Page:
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42 votes

Why use an adjective after a noun?

Rather than Noun + Adjective, it can be thought of as Noun that is Adj, which uses relative clause but that is is omitted. We always have to go to, you know, someplace that is nice. Is there ...
ChocolateOverflow's user avatar
15 votes
Accepted

Why use an adjective after a noun?

There are two possible mechanisms that could explain the position of the adjective in the example sentences that you provided: postpositive adjectives and whiz-deletion. When you apply an adjective ...
JavaLatte's user avatar
  • 60.3k
4 votes

Is the post-modifier "to write" part of a noun phrase in "letters to write"?

I have [letters to write]. Yes, the bracketed constituent is a noun phrase with the noun "letters" as head. "To write" is an infinitival relative clause post-modifying "...
BillJ's user avatar
  • 17.3k
2 votes

postpositive participles

Past participle verbs postmodifying nouns are non-finite clauses, not adjectives, not predicatives. So in your first example "gained" is a past-participial clause postmodifying "experience". Past-...
2 votes
Accepted

modificational scope of "two years ago"

[1] I bought the book [which I had read two years ago] [and which had the author's autograph]. [2] I bought the book [which I had read two years ago], and it had the author's autograph. [1] and [2] ...
BillJ's user avatar
  • 17.3k
1 vote
Accepted

Paraphrasing a sentence with post modifier

The three sentences mean different things. The first explains why you feel scared - the reason for your fear. Your girlfriend is already obsessive about you. The second expresses your concern about ...
Ronald Sole's user avatar
  • 25.8k
1 vote

What kind of modifier are the two words “allurement and fulfillment” in the following extracted sentence?

These words are subject complements of the subject "it", which referees back to "nature" in the previous sentence (as it appears in the source). The referenced text is written in a somewhat pompous ...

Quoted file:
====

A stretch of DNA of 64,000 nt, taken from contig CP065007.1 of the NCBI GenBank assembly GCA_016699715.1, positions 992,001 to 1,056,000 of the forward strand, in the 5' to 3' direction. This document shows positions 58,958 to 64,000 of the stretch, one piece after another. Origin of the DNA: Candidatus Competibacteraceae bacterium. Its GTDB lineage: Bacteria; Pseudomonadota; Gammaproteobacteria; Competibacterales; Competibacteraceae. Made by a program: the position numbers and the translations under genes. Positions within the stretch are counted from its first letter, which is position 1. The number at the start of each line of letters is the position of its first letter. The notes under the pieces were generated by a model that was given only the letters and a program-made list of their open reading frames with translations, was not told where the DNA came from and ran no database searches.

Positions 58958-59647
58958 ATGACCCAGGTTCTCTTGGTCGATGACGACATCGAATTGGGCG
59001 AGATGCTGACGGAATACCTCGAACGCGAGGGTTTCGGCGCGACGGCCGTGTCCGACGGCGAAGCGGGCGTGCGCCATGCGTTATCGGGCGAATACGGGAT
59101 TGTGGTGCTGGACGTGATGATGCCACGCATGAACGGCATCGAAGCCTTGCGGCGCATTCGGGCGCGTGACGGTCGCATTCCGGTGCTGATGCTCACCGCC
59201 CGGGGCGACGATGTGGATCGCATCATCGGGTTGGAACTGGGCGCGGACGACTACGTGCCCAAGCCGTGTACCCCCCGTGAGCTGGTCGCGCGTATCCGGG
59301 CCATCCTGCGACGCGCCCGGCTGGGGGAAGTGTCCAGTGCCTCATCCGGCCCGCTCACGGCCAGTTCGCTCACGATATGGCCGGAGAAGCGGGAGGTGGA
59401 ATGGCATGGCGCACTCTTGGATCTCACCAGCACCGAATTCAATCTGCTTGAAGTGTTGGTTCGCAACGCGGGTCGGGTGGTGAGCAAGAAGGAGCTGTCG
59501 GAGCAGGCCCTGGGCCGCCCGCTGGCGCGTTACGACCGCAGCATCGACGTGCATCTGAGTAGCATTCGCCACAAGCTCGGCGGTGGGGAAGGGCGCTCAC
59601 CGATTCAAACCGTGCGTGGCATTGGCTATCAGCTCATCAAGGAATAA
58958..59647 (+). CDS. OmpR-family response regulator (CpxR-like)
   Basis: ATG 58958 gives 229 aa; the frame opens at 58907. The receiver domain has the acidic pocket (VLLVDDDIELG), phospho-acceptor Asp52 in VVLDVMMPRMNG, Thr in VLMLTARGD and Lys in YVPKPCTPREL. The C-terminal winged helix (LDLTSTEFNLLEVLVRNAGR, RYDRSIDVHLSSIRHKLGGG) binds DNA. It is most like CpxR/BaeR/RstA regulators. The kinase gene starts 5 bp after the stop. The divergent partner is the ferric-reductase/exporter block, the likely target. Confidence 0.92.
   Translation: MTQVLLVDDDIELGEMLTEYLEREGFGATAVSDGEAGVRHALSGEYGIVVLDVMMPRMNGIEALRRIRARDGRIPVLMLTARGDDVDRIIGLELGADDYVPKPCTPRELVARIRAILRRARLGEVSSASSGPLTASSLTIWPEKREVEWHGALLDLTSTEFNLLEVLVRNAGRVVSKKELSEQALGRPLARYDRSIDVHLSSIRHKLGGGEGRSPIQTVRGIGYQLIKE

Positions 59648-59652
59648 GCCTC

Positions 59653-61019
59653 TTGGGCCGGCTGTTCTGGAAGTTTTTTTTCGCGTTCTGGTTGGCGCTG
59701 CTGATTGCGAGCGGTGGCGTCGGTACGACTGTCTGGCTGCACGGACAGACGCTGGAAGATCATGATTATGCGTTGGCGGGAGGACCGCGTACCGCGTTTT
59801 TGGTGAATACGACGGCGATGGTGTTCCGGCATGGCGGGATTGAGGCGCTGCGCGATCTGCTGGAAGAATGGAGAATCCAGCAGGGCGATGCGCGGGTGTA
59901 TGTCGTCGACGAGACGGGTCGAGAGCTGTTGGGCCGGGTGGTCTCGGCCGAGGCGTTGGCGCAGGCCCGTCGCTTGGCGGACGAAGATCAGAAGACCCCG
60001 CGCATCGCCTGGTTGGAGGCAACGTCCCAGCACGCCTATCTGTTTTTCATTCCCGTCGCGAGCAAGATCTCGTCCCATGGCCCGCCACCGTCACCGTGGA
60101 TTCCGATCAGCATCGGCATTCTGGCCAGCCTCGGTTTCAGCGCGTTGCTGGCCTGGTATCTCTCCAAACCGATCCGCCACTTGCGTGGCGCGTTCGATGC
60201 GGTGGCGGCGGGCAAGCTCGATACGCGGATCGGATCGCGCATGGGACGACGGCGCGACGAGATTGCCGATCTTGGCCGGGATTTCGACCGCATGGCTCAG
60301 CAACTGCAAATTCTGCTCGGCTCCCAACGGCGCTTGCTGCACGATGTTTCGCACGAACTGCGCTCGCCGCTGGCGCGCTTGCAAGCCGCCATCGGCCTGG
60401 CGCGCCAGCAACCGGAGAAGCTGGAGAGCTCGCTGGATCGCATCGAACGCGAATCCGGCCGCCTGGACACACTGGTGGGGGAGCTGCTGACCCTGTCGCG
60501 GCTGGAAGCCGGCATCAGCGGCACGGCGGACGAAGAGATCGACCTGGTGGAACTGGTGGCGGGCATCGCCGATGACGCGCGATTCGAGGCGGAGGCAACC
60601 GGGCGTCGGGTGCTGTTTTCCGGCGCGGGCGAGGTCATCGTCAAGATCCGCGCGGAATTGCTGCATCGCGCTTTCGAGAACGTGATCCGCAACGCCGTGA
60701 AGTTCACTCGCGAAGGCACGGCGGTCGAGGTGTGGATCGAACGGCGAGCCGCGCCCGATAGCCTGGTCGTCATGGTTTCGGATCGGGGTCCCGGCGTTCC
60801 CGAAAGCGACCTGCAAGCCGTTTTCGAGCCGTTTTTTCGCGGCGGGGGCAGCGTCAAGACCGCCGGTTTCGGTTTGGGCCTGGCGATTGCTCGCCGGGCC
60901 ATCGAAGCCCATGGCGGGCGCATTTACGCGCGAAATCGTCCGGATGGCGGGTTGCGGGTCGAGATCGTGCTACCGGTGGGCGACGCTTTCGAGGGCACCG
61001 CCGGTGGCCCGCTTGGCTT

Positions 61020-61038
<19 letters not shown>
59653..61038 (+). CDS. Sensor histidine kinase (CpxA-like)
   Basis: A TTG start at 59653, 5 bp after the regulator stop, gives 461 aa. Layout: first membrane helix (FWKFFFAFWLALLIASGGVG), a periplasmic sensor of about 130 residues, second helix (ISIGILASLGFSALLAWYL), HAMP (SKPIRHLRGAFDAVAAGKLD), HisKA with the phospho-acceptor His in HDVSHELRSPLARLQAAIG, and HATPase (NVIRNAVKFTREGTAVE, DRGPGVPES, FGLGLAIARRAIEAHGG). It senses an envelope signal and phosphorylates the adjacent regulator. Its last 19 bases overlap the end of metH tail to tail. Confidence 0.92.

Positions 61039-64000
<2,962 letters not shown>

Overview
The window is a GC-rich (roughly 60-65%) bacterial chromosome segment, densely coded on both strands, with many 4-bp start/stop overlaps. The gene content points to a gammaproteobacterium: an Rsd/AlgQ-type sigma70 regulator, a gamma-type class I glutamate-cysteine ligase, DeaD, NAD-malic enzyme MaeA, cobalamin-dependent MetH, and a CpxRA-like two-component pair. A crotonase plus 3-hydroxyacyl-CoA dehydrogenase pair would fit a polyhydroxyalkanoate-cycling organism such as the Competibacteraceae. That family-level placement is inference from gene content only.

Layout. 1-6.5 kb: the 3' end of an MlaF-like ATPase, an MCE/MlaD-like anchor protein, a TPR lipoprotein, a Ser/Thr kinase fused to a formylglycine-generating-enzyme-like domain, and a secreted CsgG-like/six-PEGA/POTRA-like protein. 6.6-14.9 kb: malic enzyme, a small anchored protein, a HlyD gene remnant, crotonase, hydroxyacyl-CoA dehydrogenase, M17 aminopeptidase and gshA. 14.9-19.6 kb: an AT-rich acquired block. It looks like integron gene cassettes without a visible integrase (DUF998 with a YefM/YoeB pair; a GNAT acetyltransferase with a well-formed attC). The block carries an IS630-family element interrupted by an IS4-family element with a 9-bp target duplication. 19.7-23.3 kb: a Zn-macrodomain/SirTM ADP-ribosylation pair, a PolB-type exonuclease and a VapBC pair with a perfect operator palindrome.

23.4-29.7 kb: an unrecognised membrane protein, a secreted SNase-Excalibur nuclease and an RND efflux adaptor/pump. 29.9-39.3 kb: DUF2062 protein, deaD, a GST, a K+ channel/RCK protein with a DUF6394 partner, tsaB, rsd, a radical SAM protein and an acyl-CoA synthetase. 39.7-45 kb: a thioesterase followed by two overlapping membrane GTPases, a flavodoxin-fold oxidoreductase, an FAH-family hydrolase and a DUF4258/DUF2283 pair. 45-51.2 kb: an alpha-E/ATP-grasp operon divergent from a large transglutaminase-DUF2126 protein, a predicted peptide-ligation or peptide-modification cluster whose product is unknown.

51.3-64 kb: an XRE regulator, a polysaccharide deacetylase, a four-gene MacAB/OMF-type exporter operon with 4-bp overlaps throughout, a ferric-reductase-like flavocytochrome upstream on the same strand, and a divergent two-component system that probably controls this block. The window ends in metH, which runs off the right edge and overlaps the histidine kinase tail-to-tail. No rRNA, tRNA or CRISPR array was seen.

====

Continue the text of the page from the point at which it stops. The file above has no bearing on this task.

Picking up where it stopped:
laugh salutes Monica C's user avatar
1 vote

Understanding modifier

What must Google do to keep the competitors AT BAY? Preposition phrases don't "act as adverbs or adjectives", but as modifiers and complements. Adverb and adjective are word categories (parts of ...
BillJ's user avatar
  • 17.3k
1 vote

Is the that clause in this sentence a misplaced modifier?

I want proof from you that it isn't a scam. There is no misunderstanding. That sentence is fine. if I say "I want proof that it isn't a scam from you" the listener will think that he made the scam ...
Sam's user avatar
  • 9,640
1 vote

Adverb phrase or noun post modifier

No one knew much about sleep. The preposition phrase about sleep is not a Modifier of the noun phrase much in this sentence. It is the second Complement of the verb know. The verb know is taking a ...
Araucaria - Not here any more.'s user avatar
1 vote

this new method of verifying

It is not given what the old method was, nor even if there was an old method. There might have been an old method of verifying what people said twice, or the old method might have verified what people ...
James K's user avatar
  • 226k
1 vote

'Obsessiveness about' or 'obsessiveness with'

https://www.ldoceonline.com/dictionary/obsessive obsessive about (doing) something I try to stay fit, but I’m not obsessive about it. https://linggle.com/?q=obsessiveness+about%2Fwith
Robinson's user avatar
1 vote

'Obsessiveness about' or 'obsessiveness with'

I think "obsessiveness with" is more correct, even though I don't think in the dialect and academic writing, people will often use the word "obsessiveness"
Mint Tea's user avatar
1 vote

when he was under the influence of

Yes, it changes the meaning entirely. a. A discussion of his behavior when he was under the influence of medications was helpful to him. b. A discussion of his behavior, when he was under the ...
Patriot's user avatar
  • 1,008
1 vote

when he was under the influence of

The commas mark the phrase between them as extra information, however marking this marking doesn't clear up the basic ambiguity in the grammar. The pragmatic meaning would take account of our ...
James K's user avatar
  • 226k
1 vote

when I was growing up

A c) would be good to demonstrate intent however as far as American English goes b) is actually perfectly clear verbally, tho written down it doesn't sound correct
Benk's user avatar
  • 11
1 vote

when I was growing up

As mentioned in comments, this really requires a c) Both a) & b) are grammatical, but neither easily conveys the intent. You'd almost have to construct an explanation into your wording to make it ...
DoneWithThis.'s user avatar
1 vote

repetition of descriptive phrase

This is a style question. In English, it is not obligatory to omit the repetition of a description, but there should be some reason to repeat it when it isn't necessary. The reason could be esthetic, ...
Jack O'Flaherty's user avatar

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